Over 25 years ago, I believed (as a young competitive shooter), that winning a gold medal was the only way I could consider myself a champion. And who wouldn’t, especially when you are training 6 days a week? Well, I sure believed so. But as we all know, winning a gold medal doesn’t happen all the time. I remember my frustration the first time when I did not win a medal. Nevertheless, that is when the real learning began, and the wisdom of my parents and my coaches shaped my life. They taught me that every match is a learning experience – even when I lose. They told me that I need to be stronger than ever to learn from my mistakes and to become a better athlete. They said to me that winning medals are great achievements in life and that they also look good on the wall; however, the ultimate goal is to have the spirit of a champion.
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The simple concepts my parents and my coaches taught me are not only would be an essential ingredient to my success as an athlete, but also are lessons I currently live by.
In the shooting sports, I learned that it doesn’t take gender, age, size, beliefs, or race to win. However, attitude and awareness of my state of mind are instrumental to my success. I know that I control my body and my mind, and with that, I shape my life.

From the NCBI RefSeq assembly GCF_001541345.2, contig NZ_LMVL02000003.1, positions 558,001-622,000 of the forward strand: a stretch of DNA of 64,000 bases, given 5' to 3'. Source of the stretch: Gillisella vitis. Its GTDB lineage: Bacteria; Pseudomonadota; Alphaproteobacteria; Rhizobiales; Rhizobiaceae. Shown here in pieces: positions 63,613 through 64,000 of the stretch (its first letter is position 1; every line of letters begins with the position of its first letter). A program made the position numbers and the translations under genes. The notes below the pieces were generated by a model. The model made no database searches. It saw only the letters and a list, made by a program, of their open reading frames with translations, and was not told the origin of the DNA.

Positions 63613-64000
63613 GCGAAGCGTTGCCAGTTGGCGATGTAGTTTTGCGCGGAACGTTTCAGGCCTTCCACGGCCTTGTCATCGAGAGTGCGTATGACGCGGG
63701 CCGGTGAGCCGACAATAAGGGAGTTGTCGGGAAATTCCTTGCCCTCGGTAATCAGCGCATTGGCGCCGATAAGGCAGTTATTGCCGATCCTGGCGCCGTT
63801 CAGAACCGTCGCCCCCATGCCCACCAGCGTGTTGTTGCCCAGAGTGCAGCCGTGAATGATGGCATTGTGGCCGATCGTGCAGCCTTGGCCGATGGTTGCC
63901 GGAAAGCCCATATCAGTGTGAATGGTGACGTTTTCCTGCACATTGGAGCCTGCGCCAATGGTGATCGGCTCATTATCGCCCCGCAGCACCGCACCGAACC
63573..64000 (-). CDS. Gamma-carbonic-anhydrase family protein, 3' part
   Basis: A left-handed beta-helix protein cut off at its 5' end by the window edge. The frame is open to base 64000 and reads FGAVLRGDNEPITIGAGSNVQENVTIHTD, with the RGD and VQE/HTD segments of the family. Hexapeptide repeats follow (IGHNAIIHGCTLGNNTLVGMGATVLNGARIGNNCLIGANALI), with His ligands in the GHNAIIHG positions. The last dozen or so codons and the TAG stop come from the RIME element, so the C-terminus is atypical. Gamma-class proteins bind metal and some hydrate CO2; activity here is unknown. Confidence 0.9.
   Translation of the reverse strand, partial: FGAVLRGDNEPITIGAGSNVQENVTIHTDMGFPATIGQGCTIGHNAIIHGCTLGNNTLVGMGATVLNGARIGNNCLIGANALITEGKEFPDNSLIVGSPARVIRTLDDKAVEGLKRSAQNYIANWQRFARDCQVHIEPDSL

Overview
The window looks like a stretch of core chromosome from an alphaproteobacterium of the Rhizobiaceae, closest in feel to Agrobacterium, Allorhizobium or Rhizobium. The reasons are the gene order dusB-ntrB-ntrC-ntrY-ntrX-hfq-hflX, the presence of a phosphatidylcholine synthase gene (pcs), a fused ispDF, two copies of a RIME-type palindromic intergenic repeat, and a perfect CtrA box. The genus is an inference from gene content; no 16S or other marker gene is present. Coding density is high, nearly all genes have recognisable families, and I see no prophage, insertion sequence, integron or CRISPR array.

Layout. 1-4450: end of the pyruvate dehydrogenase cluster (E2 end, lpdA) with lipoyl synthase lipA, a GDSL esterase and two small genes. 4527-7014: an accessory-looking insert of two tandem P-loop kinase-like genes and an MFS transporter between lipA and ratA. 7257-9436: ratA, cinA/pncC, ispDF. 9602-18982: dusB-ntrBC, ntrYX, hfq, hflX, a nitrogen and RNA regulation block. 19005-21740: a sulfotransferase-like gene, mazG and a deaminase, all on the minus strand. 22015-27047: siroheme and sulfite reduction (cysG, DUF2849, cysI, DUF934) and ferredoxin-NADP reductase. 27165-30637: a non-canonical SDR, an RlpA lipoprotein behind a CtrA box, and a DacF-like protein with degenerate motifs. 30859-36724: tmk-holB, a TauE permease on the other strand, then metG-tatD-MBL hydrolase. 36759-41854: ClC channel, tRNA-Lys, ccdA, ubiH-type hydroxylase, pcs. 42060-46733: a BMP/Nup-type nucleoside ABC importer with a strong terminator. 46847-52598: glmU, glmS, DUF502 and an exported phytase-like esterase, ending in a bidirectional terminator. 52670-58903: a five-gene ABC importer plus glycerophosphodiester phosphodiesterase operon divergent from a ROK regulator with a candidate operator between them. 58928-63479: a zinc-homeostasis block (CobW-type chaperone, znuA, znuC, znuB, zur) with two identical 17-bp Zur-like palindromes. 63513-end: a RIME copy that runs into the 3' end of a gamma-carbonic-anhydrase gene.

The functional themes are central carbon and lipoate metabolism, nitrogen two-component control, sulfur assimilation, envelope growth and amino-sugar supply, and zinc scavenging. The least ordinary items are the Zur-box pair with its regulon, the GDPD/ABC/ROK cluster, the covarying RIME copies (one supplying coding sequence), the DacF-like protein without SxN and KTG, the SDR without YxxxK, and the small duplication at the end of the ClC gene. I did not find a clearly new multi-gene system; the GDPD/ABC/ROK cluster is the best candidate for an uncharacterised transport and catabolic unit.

I wrote the following paragraph on the last page of my shooting journal before a match in September 1999:
I am a strong and brave girl; I am a fighter. I will honor this competition for my hard work, my dedication to the sport, and to myself. I have shot very well before, the only variation has been the location, so I know I can do it even better now. My pistol is the same. Therefore no one else but “Me” is responsible for each shot.
The shooting sports is one of the best things that have ever happened in my life. I dream and work hard to achieve my goals, and I always keep in mind that the spirit of a champion that is within me is what will take me to great places in life. One thing is sure, I have achieved great things in my life thanks to the values my parents taught me at home, the discipline I learned from my Olympic shooting coaches as a teenager at the gun range, and my determination to ALWAYS do my best.